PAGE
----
It also highlights the longstanding staffing issues and additional problems caused by COVID:
As well as the implications for children, the staff shortage creates significant challenges for the workers who remain in the sector. Workloads are high and the demands of an already challenging job can become unsustainable.
9 The Local Government and Social Care Ombudsman’s Review of Local Government Complaints 2021-2022 (6) reports that 77 per cent of complaints about education or children’s services were upheld, which is the highest uphold rate across its areas of investigation.
10 The SEND Tribunal’s latest statistics (2021-21) show that it is upholding (wholly or in part) 96 per cent of appeals made by parents.
11 An investigation by Special Needs Jungle in December 2019 (7) showed that 69 local authorities of 122 (56 per cent) that replied to an FoI request did not track data on the timeliness of completing annual reviews and of the 53 that did, only three (2.5 per cent) completed all the annual reviews required in the previous year (2018). This demonstrates that local authorities were not meeting the statutory arrangements prior to L, M and P v Devon County Council.  EWHC 493 (Admin). There are no data to suggest that the ability of local authorities to complete reviews in a timely way has improved since then.
12 These facts demonstrate that the system is not working for children and young people with SEND or their families. The government has provided no evidence that extending the timescales for amending plans will positively benefit these children and young people.
13 A review of an EHC plan should include a review or re-assessment of social care provision, because an EHC plan is, among other things, a plan specifying any social care provision required for a child or young person under 18 as a result of Section 2 of the Chronically Sick and Disabled Persons Act 1970 and any social care provision reasonably required (s37 Children and Families Act). We are concerned that extending the time to amend EHC plans may delay putting in place changes to social care provision that have been identified during a review or re-assessment.
14 Working Together to Safeguard Children identifies that the timeliness of assessments is a critical element of the quality of that assessment and the outcomes for the child (8) and that:
where particular needs are identified at any stage of the assessment, social workers should not wait until the assessment reaches a conclusion before commissioning services to support the child and their family. (9)
We are concerned that the proposed changes will be used by local authorities as a reason to delay further putting the appropriate social care provision in place prior to amending an EHC plan.
15 The High Court recently clarified the law. In that judgement (10), the court set out the current timeframe which allows for a local authority to take 12 weeks from the date of an annual review meeting to finalise an EHC plan (11). In the court’s analysis, the overall review process is “front loaded” to accommodate the timescales set out in law. (12) The judge said:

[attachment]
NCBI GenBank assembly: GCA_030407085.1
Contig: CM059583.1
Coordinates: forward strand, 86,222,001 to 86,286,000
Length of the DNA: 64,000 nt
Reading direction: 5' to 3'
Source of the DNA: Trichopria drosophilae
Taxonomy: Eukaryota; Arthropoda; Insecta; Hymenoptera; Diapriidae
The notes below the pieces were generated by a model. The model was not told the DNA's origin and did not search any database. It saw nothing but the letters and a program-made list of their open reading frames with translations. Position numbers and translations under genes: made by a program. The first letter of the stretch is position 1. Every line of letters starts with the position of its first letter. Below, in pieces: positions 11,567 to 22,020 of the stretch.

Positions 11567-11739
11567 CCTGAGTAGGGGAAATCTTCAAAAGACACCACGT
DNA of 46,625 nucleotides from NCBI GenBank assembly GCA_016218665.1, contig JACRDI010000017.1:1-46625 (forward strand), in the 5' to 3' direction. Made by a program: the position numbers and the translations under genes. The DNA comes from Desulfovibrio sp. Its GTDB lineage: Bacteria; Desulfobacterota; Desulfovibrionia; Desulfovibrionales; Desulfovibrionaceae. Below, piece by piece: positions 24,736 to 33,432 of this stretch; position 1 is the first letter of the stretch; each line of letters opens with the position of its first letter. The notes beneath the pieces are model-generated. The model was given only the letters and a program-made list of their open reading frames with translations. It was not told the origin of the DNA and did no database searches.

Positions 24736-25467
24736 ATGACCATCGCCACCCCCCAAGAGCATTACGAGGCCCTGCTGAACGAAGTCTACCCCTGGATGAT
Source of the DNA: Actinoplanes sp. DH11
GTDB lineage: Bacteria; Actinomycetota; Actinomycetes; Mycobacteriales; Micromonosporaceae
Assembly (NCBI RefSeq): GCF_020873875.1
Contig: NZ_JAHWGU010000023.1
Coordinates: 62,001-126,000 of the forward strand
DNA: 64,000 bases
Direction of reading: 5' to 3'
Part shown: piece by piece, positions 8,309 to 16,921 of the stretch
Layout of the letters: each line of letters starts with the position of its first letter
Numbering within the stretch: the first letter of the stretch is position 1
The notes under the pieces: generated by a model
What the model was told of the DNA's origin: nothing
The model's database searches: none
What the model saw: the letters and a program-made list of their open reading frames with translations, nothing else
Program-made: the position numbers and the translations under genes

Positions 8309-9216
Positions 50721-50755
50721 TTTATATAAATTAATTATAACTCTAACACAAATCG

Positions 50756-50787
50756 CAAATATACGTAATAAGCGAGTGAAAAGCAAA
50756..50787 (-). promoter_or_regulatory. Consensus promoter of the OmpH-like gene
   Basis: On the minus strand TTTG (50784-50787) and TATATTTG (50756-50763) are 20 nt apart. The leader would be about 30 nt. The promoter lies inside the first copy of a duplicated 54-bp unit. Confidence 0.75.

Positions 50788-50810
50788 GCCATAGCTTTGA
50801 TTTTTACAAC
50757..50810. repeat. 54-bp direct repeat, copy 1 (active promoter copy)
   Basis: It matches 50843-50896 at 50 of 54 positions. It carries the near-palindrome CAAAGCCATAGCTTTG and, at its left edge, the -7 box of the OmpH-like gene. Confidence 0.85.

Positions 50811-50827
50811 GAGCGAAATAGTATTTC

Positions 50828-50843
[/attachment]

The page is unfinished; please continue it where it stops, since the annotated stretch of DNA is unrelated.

In my judgement the whole context of the EHC plan system is prompt evidence gathering, tight timetables and coexistence with the school curriculum timetable which necessarily runs in terms, forming the academic year. It is no accident that the compulsory review is a 12 monthly exercise. (13)
The judge went on to state, “time is of the essence” (14), that the review scheme is, “highly time sensitive,” (15) and:
The scheme contained within the Act and the Regulations is crafted to ensure the speedy ascertainment and meeting of a child’s needs and provides a timetable at each material stage of important decision-making that ensures a clear framework for the parent or young person who might wish to challenge the relevant decision.
We agree with this view. The government is proposing, via the SEND review, to make appeals to the SEND Tribunal more complex for parents (for example, by requiring mandatory mediation and potentially an additional mandatory review mechanism) prior to being able to appeal. This may mean the time taken for an appeal to be heard would increase. The time taken to get through the Tribunal appeal process is also backlogged, adding to the delay.
These proposals will further delay parents getting their appeals heard, which is an injustice in itself.
(1) p6 Reviews of Education, Health and Care plans: proposed timescales
(2) P8 ibid
(3) P14 ibid
(4) P8 ibid
(8) Para 76 Working Together
(9) Para 83 Working Together
(10) in L, M and P v Devon County Council  EWHC 493 (Admin)
(11) Para 58 https://www.bailii.org/ew/cases/EWHC/Admin/2022/493.pdf
(12) Para 59 ibid
(13) Para 59 ibid
(14) Para 72 ibid
(15) Para 79 ibid